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Thread: Can you simply like an episode just for the humor?



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  1. #61
    goober says hey parklife's Avatar
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    i'm not saying that you can't or shouldn't scrutinize these episodes - i'm just saying that the level of analysis around here sometimes is more like a phd thesis than a collective of simpsons viewers talking about what they like and don't like about the show. essentially, i could sit down and watch 'saddlesore galatica' (an episode that gets lambasted around here for its plot) and enjoy it, because it has jokes that make me laugh.* when i'm watching that episode, i'm not analyzing every little detail of the script, i'm laughing - because to me, funny is funny. it may be a different kind of humour than other forms of comedy, but what i'm saying is that the episode is not hurt by its plot.

    *homer's thumbs up, 'dealies', 'my third monocle this week', etc.
    Last edited by parklife; 04-22-2012 at 08:27 AM.

  2. #62
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    Quote Originally Posted by Le Jake View Post
    This is a Simpsons's message board. Being overly anal rententive is the nature of a focused message board. Otherwise, we'd be like the alley behind Hank Hills house...

    JERKASS HOMER: (opens beer)
    Great show.

    MELODY:
    Yup.

    HRS:
    Yup.

    LE JAKE:
    Mmm...hmm...
    I would not mind this one bit.
    Quote Originally Posted by JESUS CHRIST 22
    dont bother saying how i spelt changed as chenged thats how its spelt in heaven
    Season 26 Ratings:
    ----

    4 > 5 > 6 > 2 > 7 > 8 > 3 > 1 > 10 > 9 > 12 > 11 > 13 > 14 > 20 > 15 > 16 > 18 > 19 > 17 > 21 = 22 = 23 = 24 = 25




  3. #63
    :=:=:=:=:=:=:=:=:=:=:=:=: c l o n e's Avatar
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    Quote Originally Posted by melody nelson View Post
    if you're watching the simpsons for character study or plot development, you're watching the wrong show; the simpsons is a comedy, first and foremost.
    But what put the show above other comedies was the characters, the well crafted stories, the 'emotion' that popped up once in a while (as well as the quality and density of jokes). I dunno, saying humour is the most important thing doesn't really pay respect to the best seasons of the show. For me, plot is equally as important the jokes. 'Cos if you have a good memorable plot, good memorable jokes will stem from it. They're not independent from each other.

  4. #64
    Junior Camper db105's Avatar
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    Quote Originally Posted by SpeedwaySquad View Post
    But what put the show above other comedies was the characters, the well crafted stories, the 'emotion' that popped up once in a while (as well as the quality and density of jokes). I dunno, saying humour is the most important thing doesn't really pay respect to the best seasons of the show. For me, plot is equally as important the jokes. 'Cos if you have a good memorable plot, good memorable jokes will stem from it. They're not independent from each other.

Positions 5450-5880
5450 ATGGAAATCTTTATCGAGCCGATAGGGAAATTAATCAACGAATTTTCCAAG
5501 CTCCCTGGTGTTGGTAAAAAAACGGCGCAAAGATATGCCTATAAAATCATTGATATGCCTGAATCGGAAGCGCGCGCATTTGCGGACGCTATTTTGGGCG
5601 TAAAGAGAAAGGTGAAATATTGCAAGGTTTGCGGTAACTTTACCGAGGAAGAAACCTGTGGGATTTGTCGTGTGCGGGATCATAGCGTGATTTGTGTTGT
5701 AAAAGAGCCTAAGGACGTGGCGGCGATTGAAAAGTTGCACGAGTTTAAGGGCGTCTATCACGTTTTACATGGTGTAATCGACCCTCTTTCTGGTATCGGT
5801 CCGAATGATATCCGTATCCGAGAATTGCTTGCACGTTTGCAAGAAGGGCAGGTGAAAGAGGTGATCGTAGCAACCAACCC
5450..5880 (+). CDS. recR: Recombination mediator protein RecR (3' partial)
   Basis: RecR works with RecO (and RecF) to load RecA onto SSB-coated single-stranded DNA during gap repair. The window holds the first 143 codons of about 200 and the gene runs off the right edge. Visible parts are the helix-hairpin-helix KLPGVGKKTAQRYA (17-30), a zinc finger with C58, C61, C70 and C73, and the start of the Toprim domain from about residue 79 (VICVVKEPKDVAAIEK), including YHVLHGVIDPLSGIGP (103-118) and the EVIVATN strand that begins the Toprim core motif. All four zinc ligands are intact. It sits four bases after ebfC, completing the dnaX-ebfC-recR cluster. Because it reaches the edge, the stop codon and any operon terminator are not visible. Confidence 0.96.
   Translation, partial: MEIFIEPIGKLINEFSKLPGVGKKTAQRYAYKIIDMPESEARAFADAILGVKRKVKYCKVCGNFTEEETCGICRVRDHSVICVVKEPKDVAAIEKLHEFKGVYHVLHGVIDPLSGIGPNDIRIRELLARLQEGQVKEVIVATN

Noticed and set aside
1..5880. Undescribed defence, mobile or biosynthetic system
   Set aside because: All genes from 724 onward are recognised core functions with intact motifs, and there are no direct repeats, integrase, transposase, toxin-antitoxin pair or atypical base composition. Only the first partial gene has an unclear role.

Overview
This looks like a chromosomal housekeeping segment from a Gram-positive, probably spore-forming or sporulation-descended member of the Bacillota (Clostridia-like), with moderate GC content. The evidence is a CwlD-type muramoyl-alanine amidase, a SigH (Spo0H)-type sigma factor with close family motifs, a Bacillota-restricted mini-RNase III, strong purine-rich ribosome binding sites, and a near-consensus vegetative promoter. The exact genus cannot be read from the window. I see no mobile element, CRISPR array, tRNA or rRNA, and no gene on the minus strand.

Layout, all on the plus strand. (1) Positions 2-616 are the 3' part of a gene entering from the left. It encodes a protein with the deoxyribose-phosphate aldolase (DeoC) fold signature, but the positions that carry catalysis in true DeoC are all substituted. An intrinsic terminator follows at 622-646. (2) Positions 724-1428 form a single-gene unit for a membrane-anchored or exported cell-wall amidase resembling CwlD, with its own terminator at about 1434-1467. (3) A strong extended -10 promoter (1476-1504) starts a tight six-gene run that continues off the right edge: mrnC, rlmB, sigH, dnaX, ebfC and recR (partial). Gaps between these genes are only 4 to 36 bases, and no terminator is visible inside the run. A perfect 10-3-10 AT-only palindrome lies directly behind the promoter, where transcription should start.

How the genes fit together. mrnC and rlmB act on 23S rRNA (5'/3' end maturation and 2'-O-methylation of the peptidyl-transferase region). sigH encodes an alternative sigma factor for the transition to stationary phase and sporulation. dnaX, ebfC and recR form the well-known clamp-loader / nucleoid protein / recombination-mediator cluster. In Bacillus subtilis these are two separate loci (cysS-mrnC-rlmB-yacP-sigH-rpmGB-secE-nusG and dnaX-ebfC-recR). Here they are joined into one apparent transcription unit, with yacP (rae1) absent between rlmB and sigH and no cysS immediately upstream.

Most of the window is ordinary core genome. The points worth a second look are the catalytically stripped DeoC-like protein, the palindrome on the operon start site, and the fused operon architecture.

I couldn't agree more.

    As a matter of fact, I don't mind at all the occasional funny-but-with-bad-plot/characterization episode. I enjoy them, but they should not dominate. Otherwise, what would distinguish The Simpsons from any other sitcom?
    Last edited by db105; 04-22-2012 at 08:50 AM.

  5. #65


    Quote Originally Posted by db105 View Post
    Otherwise, what would distinguish The Simpsons from any other sitcom?
    it's funnier than any other sitcom!

  6. #66
    Junior Camper db105's Avatar
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    Quote Originally Posted by Jerkass Homer View Post
    it's funnier than any other sitcom!
    Oh, well. At its best it's very funny, but then again, there are a few other sitcoms that are also very funny at their best. I think there is something more than that, but that's just my opinion.

  7. #67


    Quote Originally Posted by db105 View Post
    Oh, well. At its best it's very funny, but then again, there are a few other sitcoms that are also very funny at their best.
    too me, no other show in the world can match the simpsons for hilariousness, except seinfeld.

  8. #68
    goober says hey parklife's Avatar
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    Quote Originally Posted by Jerkass Homer View Post
    too me, no other show in the world can match the simpsons for hilariousness, except seinfeld.
    i'd agree with that, and the funny thing is that seinfeld is completely free of pathos. what makes seinfeld so great is that you don't feel anything for the characters. even when susan dies, it's treated so casually.

    when i really think about, the show with the perfect marriage between writing and humour had to be the (nearly flawless) bbc series the office. there are many reasons why it's so perfect: the settings and situations are so real and relatable; the characters are often shown at their most vulnerable, and everyone's flaws are exposed; you feel sympathy for characters who are often selfish and rude (and human); the 'plot' is advanced in every single episode, and nearly every scene is part of that big story arch; it's funny. in my opinion, even at its best, the simpsons doesn't do these things, and i don't want it to, because that's not what the show is about to me.

  9. #69


    Quote Originally Posted by melody nelson View Post
    when i'm watching that episode, i'm not analyzing every little detail of the script, i'm laughing - because to me, funny is funny.

  10. #70


    Quote Originally Posted by melody nelson View Post
    even when susan dies, it's treated so casually.
    "well humm.....lets get some coffee."

  11. #71
    I'm baaaack! Patches O'houlihan's Avatar